Attorney at Law Magazine Miami Publisher Rhenne Leon sat down with Jed Kurzban to discuss mentors and what he finds rewarding about his practice.
AALM: When did you first know you wanted to become an attorney?
Kurzban: I first wanted to become an attorney when I watched my father, a plaintitis’ attorney go to trial when I was only 12 or 13. He made a brilliant argument as to why his clients deserved justice and how no jury should accept the injustice proffered or the minute value the defendants were placing on the plaintiff’s injuries. The plaintiff’s was an ironworker who had his foot crushed by a crane ball that was dropped 50 feet. The defendants admitted liability midtrial and my father ended his closing argument by telling the jury not to accept the pennies that the defendants claimed the case was worth, and threw a handful of pennies into the air. I saw the pennies glimmer and catch the light in their coppery magnificence before they hit the ground. The judge yelled at my father. It was that moment I knew I was hooked and wanted to be a trial attorney, but to this day, I have yet to throw pennies in the air.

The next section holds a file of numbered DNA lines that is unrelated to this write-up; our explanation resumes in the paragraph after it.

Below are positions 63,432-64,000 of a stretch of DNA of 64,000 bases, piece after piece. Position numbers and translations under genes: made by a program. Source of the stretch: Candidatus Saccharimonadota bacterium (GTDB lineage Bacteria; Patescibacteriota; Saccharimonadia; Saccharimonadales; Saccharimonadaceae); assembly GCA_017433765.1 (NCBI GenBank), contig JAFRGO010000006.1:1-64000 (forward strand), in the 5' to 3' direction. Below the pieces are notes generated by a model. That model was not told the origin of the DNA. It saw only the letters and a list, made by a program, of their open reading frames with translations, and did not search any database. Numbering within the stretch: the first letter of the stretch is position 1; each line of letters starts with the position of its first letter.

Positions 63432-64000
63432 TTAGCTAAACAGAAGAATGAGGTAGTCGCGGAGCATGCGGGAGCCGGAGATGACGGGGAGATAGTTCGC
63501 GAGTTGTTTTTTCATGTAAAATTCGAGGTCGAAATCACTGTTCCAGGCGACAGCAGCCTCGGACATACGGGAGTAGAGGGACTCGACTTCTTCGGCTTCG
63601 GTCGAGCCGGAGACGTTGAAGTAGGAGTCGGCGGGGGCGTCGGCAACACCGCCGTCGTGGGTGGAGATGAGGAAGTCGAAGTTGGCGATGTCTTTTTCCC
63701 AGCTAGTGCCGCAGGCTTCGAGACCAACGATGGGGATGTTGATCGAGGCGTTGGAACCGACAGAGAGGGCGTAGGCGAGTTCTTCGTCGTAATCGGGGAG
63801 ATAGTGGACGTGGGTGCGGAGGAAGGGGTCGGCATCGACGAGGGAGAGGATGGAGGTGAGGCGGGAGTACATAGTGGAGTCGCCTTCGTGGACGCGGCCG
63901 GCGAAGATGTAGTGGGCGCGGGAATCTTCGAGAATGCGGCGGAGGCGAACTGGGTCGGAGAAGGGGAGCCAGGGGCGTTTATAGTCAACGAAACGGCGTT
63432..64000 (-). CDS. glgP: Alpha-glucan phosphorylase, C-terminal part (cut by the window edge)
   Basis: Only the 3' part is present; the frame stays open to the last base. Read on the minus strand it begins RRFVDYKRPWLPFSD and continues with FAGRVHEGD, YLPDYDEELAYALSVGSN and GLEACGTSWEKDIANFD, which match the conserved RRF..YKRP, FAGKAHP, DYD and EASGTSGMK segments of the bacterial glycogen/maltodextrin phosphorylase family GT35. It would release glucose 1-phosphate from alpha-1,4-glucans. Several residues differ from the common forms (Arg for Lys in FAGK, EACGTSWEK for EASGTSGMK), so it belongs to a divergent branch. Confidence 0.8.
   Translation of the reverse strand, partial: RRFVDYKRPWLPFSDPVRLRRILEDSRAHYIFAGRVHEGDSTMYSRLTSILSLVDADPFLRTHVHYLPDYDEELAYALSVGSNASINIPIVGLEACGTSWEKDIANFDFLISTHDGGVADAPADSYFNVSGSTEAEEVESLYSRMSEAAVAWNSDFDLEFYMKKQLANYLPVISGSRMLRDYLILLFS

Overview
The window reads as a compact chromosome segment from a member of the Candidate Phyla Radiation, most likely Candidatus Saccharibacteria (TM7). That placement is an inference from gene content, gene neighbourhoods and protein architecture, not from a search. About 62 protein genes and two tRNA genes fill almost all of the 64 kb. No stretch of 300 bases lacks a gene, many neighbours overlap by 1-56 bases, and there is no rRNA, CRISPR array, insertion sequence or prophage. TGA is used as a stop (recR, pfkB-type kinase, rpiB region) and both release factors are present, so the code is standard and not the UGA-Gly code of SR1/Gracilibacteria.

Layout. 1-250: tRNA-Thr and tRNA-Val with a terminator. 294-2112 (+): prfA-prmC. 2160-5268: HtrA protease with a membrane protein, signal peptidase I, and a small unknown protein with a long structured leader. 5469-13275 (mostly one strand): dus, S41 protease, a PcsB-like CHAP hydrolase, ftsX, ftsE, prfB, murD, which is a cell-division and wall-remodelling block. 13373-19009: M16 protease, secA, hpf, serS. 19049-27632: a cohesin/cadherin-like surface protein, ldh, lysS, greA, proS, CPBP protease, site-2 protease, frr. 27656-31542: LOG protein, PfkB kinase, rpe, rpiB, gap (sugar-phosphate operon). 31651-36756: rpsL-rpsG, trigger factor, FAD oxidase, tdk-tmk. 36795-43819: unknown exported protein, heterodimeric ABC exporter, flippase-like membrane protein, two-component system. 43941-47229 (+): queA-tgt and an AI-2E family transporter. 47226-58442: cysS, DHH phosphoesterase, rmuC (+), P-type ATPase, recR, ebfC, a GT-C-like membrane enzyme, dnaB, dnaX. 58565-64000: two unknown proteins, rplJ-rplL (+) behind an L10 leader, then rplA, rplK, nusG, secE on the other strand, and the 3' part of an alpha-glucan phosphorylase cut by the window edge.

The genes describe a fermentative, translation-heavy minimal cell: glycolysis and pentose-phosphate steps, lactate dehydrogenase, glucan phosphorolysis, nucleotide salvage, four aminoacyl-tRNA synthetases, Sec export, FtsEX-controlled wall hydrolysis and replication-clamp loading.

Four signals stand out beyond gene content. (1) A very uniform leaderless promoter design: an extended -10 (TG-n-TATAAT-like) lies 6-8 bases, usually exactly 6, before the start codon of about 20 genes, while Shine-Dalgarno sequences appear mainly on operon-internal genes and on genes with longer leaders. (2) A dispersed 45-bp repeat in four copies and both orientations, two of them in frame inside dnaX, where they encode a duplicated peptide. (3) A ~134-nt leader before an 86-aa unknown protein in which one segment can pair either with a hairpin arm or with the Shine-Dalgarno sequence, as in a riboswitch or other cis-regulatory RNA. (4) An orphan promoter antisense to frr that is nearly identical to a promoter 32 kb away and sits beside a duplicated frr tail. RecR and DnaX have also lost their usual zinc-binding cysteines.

AALM: Do you have any mentors or professors that encouraged you along the way? What is the best lesson they taught you?
Kurzban: The obvious answer to this would be my father. He was and is my mentor through law school, while I clerked at the law firm and after I joined the firm as a licensed attorney. My father is an old school aggressive plaintiff’s attorney who encouraged me to find my own way. He gave me the opportunity to take on a broad range of cases. After several years of taking on smaller cases, I assisted my father with larger cases and eventually got my first medical malpractice client. I instantly fell in love with medicine and the cerebral learning necessary to discuss medicine with the doctors who had not followed their own standards of care and caused harm to the plaintiff. My father allowed me to find my own way and my own love for the law. Now, most of my practice is dedicated to medical malpractice and wrongful death on behalf of plaintiffs.